This week in the Ram Dass lectures, he says, “We live in a culture based on more is better rather than the concept that enough is enough.”
If we are always trying to get something more, Alan later asks, “Where is there? Where’s your rush? Where are you going? To what are you progressing? Stop, look, and listen because you may be there already, only that you don’t notice it.”
Using these ideas, how can you begin to notice what is already here? Where there is enough? What would be enough? Could this practice of seeing plenty begin to authentically combat the idea that more is better?
I can stop and look around. Instead of focusing the energy on what is missing and lacking, I can appreciate what is. The saying “you don’t know what you’ve got until it’s gone” is sooo true! Like last year was a great year for me because I was making a lot of progress, but I was still miserable because it wasn’t enough. Now this year because of economic downturn I lost that progress. In a way I cheated myself because I wanted more.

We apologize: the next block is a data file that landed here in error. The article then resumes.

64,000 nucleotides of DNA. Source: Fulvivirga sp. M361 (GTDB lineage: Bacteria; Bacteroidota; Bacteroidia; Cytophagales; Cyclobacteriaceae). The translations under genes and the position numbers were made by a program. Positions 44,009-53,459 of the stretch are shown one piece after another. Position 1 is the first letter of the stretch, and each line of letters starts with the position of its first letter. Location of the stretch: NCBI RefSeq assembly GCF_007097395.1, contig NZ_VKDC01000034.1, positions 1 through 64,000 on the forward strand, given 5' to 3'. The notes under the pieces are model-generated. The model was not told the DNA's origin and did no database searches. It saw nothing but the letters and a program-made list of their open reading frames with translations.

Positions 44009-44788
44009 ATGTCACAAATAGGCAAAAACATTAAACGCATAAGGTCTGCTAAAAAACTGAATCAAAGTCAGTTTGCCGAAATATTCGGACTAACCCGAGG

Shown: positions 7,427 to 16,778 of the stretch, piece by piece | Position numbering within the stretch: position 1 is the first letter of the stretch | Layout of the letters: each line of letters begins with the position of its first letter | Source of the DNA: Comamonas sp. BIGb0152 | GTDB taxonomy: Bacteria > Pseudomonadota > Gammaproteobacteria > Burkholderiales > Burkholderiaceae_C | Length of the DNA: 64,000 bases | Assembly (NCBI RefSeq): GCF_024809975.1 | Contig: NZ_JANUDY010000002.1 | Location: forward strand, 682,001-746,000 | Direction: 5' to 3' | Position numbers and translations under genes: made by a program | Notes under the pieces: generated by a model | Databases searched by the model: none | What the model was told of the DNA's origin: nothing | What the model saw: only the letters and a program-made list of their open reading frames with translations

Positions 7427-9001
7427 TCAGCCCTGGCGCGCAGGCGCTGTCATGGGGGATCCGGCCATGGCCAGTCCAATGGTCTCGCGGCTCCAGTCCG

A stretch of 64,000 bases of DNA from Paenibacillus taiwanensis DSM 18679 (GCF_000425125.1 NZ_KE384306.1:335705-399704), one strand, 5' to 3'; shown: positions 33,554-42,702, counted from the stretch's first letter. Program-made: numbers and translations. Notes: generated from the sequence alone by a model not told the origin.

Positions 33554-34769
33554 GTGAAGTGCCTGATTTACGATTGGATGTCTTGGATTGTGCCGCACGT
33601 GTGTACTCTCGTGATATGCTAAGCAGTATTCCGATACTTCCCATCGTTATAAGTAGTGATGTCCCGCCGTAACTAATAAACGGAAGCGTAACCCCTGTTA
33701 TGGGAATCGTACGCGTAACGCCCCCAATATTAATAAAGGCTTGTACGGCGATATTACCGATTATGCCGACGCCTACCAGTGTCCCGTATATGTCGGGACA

Now I want to focus on appreciating what is.
I love the final comments by Ram Dass “we are a leading edge in a shift of consciousness” “my work is to. hear and flow with and be part of my universe” “we are collectively in training to be wise persons. A wisdom that is going to be reflected in our beings.” “Our actions are going to reflect the shifts in consciousness that we are about at this moment.”
Reflecting on how lucky we are and how much abundance we truly have. Like when he said from an Indian persons perspective we have all had a royal birth. I also like the idea of simplifying as a combat to the idea that more is better. Simplifying our lives and decluttering them.
Upon further reflection after last nights Dharma talk I have realized I get attached to the wanting of more but my desires for more is what causes me to suffer. I have what I NEED because I have self. I am not my money or finances I am ME, and why money is necessary in my current physical realm it’s a part of my karma and sacred contracts so I can learn from the stresses and feelings (positive and negative) that money and work bring up and try to detach them from the true self.
A thought on my work is that it’s not what my younger self envisioned doing in my adult years and not necessarily my dream job but when I look at what I’m doing and how many people it has a domino effect on that shifts my perspective into thinking “oh I am living my dream”. Even if my job was taking orders at a restaraunt, the energy and space I’d hold for each customer matters and makes an impact and I get to choose what kind of imprint that interaction is going to make.